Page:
Commodities Corner: Corn prices fall back to 2016 levels as COVID-19 lockdowns cut ethanol demand

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Corn prices could drop to their lowest levels in more than a decade as weakness in demand for gasoline pushes the cost of ethanol toward record lows, with much of the nation restricted from traveling in an attempt to slow the spread of the coronavirus pandemic.

The decline in gasoline demand especially in the U.S. deeply “affects the king of the ag markets—corn,” says Sal Gilbertie, president and chief investment officer at Teucrium Trading.

U.S. motor gasoline demand was at roughly 6.7 million barrels for the week ended March 27, down 25% from just a week earlier, according to the Energy Information Administration. Most gasoline has 10% ethanol content, and ethanol is commonly made from corn.

Corn futures CK20, -1.20%  settled at $3.33 ½ a bushel in Chicago on Thursday—the lowest since September 2016 and down around 14% year to date.

U.S. ethanol use may see an estimated total decline of 741 million gallons in the March through May period, which would result in a reduction of 256 million bushels in corn ethanol use, according to a report from economists at the University of Illinois posted on the university’s daily farmdoc website.

Adding to the concerns of excess supplies, the U.S. Department of Agriculture estimates total U.S. corn planted acreage at 97 million acres in 2020, up 8% from last year.

“The ethanol story has deteriorated rapidly” since the USDA’s Agricultural Outlook Forum on Feb. 20-21, says John Payne, senior futures and options broker with Daniels Trading.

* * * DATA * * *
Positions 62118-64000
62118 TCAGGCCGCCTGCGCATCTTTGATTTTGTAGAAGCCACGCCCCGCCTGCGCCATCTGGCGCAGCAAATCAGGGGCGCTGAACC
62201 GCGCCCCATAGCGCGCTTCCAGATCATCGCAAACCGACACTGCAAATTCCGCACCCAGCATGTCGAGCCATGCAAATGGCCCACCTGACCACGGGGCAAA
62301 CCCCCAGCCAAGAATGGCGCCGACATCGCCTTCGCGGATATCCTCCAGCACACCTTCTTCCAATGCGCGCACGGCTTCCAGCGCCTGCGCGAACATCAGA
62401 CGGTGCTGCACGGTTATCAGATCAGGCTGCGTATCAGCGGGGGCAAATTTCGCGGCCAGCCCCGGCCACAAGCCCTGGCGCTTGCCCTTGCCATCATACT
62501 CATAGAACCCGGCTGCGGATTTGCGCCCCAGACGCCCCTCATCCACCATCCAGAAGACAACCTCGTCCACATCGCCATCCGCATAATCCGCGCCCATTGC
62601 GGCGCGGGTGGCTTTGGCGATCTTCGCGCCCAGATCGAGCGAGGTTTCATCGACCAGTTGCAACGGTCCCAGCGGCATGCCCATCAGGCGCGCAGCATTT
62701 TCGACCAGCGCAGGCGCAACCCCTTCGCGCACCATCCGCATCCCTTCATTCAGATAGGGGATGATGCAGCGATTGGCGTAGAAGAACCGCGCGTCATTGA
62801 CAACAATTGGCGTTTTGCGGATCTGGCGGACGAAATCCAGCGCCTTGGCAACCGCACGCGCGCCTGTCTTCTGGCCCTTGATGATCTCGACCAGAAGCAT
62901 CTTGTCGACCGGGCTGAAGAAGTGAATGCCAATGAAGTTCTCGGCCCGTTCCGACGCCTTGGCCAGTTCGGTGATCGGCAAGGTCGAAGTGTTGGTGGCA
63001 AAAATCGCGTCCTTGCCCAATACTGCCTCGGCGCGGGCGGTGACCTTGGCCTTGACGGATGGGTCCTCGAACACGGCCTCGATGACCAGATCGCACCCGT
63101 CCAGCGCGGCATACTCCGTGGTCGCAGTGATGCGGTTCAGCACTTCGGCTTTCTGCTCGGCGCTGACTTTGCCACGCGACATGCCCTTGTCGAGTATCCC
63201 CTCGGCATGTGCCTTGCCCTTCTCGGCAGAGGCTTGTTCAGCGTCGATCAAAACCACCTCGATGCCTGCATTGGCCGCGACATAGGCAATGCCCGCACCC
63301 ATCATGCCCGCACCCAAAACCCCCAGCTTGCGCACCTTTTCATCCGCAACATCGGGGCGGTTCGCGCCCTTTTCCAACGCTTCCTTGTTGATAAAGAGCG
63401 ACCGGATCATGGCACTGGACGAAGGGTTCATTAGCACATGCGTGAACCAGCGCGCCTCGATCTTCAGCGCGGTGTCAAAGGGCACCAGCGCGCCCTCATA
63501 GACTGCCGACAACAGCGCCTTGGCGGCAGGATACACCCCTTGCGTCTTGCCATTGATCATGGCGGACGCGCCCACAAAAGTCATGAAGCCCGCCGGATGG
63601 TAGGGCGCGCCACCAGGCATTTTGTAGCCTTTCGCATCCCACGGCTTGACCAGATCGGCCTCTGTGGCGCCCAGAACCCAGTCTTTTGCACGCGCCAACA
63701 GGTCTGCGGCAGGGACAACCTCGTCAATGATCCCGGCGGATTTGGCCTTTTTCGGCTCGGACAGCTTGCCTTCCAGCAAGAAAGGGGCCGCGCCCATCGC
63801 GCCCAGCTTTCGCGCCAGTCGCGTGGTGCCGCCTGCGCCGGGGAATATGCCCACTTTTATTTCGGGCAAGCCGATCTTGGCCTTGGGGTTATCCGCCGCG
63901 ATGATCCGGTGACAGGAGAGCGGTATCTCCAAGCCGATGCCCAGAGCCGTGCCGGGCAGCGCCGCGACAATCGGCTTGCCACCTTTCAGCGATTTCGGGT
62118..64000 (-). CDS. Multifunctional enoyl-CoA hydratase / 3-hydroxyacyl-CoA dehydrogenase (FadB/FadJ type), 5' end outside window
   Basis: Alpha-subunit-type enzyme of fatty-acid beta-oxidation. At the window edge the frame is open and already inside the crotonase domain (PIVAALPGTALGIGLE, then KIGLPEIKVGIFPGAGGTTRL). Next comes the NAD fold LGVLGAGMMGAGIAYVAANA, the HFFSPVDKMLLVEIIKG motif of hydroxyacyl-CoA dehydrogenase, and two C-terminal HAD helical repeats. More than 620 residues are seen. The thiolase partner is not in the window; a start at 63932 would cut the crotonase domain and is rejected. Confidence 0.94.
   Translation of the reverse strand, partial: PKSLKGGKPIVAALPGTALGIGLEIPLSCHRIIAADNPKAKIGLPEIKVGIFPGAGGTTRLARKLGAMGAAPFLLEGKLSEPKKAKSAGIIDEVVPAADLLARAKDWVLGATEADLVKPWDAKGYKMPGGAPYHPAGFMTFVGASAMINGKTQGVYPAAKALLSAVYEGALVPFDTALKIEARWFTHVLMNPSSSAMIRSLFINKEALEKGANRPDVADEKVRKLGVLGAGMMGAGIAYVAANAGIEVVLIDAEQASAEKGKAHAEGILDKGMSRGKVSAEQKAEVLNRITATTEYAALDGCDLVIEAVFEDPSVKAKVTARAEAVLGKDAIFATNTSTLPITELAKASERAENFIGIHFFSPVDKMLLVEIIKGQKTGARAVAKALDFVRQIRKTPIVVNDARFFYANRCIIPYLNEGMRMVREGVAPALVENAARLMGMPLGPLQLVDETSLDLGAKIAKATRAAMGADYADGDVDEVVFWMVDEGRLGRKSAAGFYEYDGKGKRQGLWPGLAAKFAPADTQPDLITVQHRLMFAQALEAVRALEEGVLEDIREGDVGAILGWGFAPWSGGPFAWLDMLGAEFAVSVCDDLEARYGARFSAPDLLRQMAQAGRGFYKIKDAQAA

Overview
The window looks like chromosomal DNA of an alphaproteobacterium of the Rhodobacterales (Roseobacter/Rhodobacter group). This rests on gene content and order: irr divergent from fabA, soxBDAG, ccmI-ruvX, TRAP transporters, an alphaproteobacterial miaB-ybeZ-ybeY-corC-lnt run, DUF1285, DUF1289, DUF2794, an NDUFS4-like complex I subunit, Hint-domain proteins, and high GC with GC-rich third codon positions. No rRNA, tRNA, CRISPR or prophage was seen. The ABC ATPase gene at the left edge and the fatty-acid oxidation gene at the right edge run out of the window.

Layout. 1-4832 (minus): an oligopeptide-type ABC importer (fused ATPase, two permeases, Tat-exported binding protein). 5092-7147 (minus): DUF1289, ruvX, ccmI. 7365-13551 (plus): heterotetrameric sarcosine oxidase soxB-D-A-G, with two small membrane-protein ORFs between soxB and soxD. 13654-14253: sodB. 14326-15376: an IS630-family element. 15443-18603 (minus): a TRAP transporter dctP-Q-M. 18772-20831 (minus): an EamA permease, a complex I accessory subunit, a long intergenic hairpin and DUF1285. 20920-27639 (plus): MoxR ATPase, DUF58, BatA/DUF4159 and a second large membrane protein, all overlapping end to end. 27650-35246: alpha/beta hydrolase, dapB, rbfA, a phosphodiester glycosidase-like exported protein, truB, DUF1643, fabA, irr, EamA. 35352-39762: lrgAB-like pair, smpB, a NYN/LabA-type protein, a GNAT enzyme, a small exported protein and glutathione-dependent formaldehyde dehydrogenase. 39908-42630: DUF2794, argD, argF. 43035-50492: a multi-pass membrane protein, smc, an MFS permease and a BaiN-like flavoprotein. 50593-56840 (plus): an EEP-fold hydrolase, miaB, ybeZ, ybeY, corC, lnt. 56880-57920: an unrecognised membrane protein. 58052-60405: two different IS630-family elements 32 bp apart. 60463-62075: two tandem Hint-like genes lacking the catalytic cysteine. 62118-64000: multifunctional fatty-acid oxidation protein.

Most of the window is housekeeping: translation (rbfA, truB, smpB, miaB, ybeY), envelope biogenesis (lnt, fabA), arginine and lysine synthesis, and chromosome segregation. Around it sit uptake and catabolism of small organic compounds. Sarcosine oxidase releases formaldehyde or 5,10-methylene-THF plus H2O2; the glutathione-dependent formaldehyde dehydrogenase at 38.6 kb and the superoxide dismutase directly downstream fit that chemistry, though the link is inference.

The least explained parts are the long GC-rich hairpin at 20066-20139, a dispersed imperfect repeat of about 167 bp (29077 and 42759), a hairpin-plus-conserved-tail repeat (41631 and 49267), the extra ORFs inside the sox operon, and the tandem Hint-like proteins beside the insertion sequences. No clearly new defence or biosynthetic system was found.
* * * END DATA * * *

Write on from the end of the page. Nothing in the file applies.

Even if actual corn acreage were down by 10 million from the official estimate, that would likely not be enough to keep corn prices higher, he says.

The largest use of U.S. corn, roughly 40%, is for ethanol production. Ethanol prices are at or near record lows, with prices in Chicago at 81 cents a gallon on Thursday, down nearly 36% from $1.2625 a gallon at the end of February, according to Denton Cinquegrana, chief oil analyst at OPIS by IHS Markit. The most-active May ethanol futures contract ACK20, +0.92% settled at 86.50 cents a gallon on Thursday.

Retail gasoline sales are down 50% versus last year, based on figures from gasoline stations throughout the nation, says Cinquegrana.

The demand loss for gasoline comes despite the lowest retail prices for the fuel since 2016. The average domestic price for regular gas was at $1.916 a gallon on Friday morning, according to GasBuddy.

Demand for ethanol tracks along with gasoline, but “we’re in unusual territory right now” as ethanol is adding to the cost of gasoline instead of reducing the cost as it typically does, says Patrick De Haan, head of petroleum analysis at GasBuddy. Reformulated gasoline futures settled at 66.28 cents a gallon on Thursday.

“Since 10% of most gasoline is ethanol, we usually see ethanol bring a lower gasoline price, not a higher one as we do right now,” De Haan says. “The higher price now may add a few cents per gallon to gasoline,” so stations are likely blending as little as possible to meet the Renewable Fuel Standard requirements.

That, in turn, is “hurting ethanol producers acutely now. Some distilleries that produce ethanol have shut down completely,” De Haan says.

That worsens the outlook for corn demand. In the short term, there’s talk of $3 a bushel corn prices, Gilbertie says.

Corn below $3 would be the lowest since the Renewable Fuels Standard federal program was expanded in 2007, he says. The program requires that U.S. transportation fuel contain a minimum amount of renewable fuels.

Below that amount, corn “would be deeply under its cost of production, putting future production at risk and making any corn price near [$3] unsustainable for very long,” says Gilbertie.